Definition 4 of the compatibility stack and Proposition 2 lead to the possibilities enumerated in Table 1. The existence of a given compatibility stack is, however, just necessary for such a combination of compatibility indexes. As we do not have a systematic way of finding realizations for the compatibility stacks yet, it is an open question whether all of them may be associated with sets of quantum observables.

5. Structure of k-Copy Joint Observables

In this section, we show that, in order to find the index of incompatibility of any collection of observables A = { A 1 , , A n } , it is enough to characterize all symmetric k-copy joint observables of A 1 , , A n . In particular, we prove that the k-compatibility of A 1 , , A n is equivalent to the usual compatibility of their symmetrized versions A ˜ 1 , , A ˜ n in L ( H k ) . This reduces the k-compatibility problem to a standard compatibility problem on an enlarged quantum system.

5.1. Symmetric Product

The symmetric group S k acts in a natural way on the tensor product H k of k copies of H : if p S k is any permutation, its action on a decomposable element ψ 1 ψ k H k is defined as:
σ ( p ) ( ψ 1 ψ k ) = ψ p 1 ( 1 ) ψ p 1 ( k ) .
The map σ : S k L ( H k ) is a unitary representation of S k on H k .
Using this unitary representation, we then define the symmetrizer channel Σ k on L ( H k ) (in the Heisenberg picture) as:
Σ k ( A ) = 1 k ! p S k σ ( p ) A σ ( p ) * A L ( H k ) .
This map is completely positive and unital; hence, it is a quantum channel. On decomposable operators A = A 1 A k , we have:
Σ k ( A 1 A k ) = 1 k ! p S k A p ( 1 ) A p ( k ) ,
hence Σ k is an idempotent projection onto the linear subspace Sym ( k , L ( H ) ) of the k-symmetric tensor operators in L ( H k ) = L ( H ) k . It becomes an orthogonal projection by endowing L ( H k ) with the Hilbert–Schmidt inner product A | B H S = tr [ A * B ] .
The symmetric product of two operators A 1 Sym ( k 1 , L ( H ) ) and A 2 Sym ( k 2 , L ( H ) ) is the operator A 1 A 2 Sym ( k 1 + k 2 , L ( H ) ) with:
A 1 A 2 = Σ k 1 + k 2 ( A 1 A 2 ) .
The symmetric product is associative and commutative.
We will constantly use the following, easily verifiable, formula: if A 1 , , A k , B 1 , , B k L ( H ) , then:
A 1 A k | B 1 B k H S = 1 k ! p S k tr A 1 B p ( 1 ) tr A k B p ( k ) .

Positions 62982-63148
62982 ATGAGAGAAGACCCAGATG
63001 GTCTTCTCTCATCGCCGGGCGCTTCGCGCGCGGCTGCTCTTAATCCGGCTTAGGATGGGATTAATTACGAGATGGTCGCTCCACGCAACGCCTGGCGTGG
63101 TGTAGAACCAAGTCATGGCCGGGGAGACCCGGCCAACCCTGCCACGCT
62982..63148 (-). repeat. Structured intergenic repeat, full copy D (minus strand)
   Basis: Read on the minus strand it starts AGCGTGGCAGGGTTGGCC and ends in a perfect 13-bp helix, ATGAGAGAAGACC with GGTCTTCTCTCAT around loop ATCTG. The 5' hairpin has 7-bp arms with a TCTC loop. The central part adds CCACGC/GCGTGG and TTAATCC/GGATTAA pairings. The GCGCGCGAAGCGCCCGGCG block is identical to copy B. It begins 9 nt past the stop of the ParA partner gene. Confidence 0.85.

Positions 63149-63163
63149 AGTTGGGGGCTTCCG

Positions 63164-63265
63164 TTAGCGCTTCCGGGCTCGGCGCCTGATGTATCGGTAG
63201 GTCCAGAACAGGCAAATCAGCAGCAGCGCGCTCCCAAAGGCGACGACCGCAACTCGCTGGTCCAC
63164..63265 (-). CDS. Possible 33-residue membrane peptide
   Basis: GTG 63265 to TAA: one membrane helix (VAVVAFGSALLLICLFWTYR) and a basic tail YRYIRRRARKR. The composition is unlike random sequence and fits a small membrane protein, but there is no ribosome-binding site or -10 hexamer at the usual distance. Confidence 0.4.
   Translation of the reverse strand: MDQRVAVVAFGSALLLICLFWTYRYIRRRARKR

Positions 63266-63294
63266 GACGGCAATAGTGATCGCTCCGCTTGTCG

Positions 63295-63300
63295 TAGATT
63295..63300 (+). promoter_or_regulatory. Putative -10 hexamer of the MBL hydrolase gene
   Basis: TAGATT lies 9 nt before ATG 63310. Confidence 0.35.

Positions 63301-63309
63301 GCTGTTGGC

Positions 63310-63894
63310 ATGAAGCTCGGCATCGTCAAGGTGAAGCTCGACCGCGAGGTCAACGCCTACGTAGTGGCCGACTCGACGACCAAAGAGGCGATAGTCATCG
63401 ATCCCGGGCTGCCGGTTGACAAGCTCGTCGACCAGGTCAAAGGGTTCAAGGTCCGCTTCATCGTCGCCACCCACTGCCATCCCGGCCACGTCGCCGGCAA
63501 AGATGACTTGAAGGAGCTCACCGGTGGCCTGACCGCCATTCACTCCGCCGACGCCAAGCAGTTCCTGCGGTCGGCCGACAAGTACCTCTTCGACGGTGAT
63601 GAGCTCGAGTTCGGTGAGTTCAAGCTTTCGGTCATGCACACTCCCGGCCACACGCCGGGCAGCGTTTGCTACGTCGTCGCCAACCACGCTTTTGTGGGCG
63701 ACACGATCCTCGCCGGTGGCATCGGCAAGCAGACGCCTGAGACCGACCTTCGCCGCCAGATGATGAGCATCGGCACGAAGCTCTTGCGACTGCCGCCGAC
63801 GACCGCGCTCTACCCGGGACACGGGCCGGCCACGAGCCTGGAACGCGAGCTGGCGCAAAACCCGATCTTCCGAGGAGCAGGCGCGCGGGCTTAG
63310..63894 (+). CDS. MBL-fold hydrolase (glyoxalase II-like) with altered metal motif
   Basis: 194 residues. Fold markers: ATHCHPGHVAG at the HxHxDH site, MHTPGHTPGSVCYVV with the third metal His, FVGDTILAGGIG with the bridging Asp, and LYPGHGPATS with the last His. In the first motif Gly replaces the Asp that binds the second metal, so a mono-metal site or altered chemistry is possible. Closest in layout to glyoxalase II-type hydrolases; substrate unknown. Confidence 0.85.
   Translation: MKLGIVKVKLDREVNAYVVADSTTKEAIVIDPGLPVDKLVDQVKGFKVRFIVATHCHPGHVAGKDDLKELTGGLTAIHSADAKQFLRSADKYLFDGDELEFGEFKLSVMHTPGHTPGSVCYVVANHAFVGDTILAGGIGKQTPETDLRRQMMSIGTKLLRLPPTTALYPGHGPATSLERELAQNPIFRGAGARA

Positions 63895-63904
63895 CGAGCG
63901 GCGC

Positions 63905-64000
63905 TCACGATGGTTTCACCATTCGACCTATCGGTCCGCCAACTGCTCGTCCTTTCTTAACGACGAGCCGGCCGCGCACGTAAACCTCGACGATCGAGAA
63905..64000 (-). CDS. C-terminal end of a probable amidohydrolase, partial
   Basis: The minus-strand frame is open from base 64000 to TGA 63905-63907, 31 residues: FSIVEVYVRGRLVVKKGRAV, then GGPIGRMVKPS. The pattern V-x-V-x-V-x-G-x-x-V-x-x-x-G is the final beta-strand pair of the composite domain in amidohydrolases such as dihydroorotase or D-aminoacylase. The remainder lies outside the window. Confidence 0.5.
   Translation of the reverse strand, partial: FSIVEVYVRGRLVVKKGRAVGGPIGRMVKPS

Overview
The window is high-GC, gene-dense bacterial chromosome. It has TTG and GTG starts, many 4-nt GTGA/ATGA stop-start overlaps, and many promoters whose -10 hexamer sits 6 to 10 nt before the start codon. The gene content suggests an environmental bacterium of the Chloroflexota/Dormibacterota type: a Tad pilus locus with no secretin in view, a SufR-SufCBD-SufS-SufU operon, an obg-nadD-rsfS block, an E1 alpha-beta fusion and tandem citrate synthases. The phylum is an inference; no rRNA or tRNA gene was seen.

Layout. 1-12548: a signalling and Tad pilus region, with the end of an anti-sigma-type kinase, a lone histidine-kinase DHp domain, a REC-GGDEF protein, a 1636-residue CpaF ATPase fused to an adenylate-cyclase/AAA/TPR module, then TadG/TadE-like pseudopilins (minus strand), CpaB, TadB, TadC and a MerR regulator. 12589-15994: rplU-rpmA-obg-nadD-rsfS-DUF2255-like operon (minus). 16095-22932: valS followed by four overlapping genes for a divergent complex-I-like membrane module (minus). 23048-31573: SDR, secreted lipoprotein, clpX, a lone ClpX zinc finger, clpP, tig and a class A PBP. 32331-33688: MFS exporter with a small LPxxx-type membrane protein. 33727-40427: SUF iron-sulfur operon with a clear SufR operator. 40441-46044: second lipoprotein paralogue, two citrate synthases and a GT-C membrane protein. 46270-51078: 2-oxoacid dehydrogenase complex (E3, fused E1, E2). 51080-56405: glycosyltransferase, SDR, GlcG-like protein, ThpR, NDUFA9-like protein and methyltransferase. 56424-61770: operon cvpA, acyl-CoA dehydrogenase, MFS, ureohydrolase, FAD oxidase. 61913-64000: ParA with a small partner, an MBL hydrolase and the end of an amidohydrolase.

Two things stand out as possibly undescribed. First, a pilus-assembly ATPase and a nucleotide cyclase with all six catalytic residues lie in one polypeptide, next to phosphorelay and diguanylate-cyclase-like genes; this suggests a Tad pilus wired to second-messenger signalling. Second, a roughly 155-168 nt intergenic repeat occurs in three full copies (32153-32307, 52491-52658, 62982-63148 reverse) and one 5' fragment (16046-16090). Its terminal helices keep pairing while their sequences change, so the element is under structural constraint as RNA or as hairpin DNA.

5.2. Structure Theorem

It is immediate to verify that G is a k-copy joint observable of the n observables A 1 , , A n if and only if its symmetric version G ˜ = Σ k G is such. Hence, for a k-compatible set of observables, the set of k-copy joint observables always contains a symmetric element. The following theorem will tell us even more and show that the k-compatibility of A 1 , , A n is equivalent to the usual compatibility of some L ( H k ) -valued symmetric observables derived from A 1 , , A n .
Theorem 1.
The L ( H ) -valued observables A 1 , , A n on Ω 1 , , Ω n are k-compatible if and only if there exists a L ( H k ) -valued observable G ˜ on Ω 1 × × Ω n , such that:
G ˜ [ i ] ( x ) = 𝟙 ( k 1 ) A i ( x ) i = 1 , , n , x Ω i .
In this case, we can choose G ˜ , such that G ˜ ( x 1 , , x n ) Sym ( k , L ( H ) ) for all x 1 , , x n .
Proof. 
Sufficiency is easy, because any observable G ˜ as in (3) satisfies:
tr ϱ k G ˜ [ i ] ( x ) = ϱ k | Σ k ( 𝟙 ( k 1 ) A i ( x ) ) H S = Σ k ( ϱ k ) | 𝟙 ( k 1 ) A i ( x ) H S = ϱ k | 𝟙 ( k 1 ) A i ( x ) H S = tr ϱ A i ( x ) ,
which is (1).
Conversely, suppose that (1) holds for G , and let G ˜ = Σ k G . Then, G ˜ is an observable on Ω 1 × × Ω n , which is such that G ˜ ( x 1 , , x n ) Sym ( k , L ( H ) ) for all x 1 , , x n . Denote G = G ˜ [ i ] ( x ) . We have:
tr ϱ k G = ϱ k | Σ k ( G [ i ] ( x ) ) H S = ϱ k | G [ i ] ( x ) H S = tr ϱ A i ( x i )
by (1). Choosing the state ϱ = 𝟙 / d + t Δ , where | t | 1 / ( d Δ ) and Δ = Δ * with tr [ Δ ] = 0 , the last equation gives: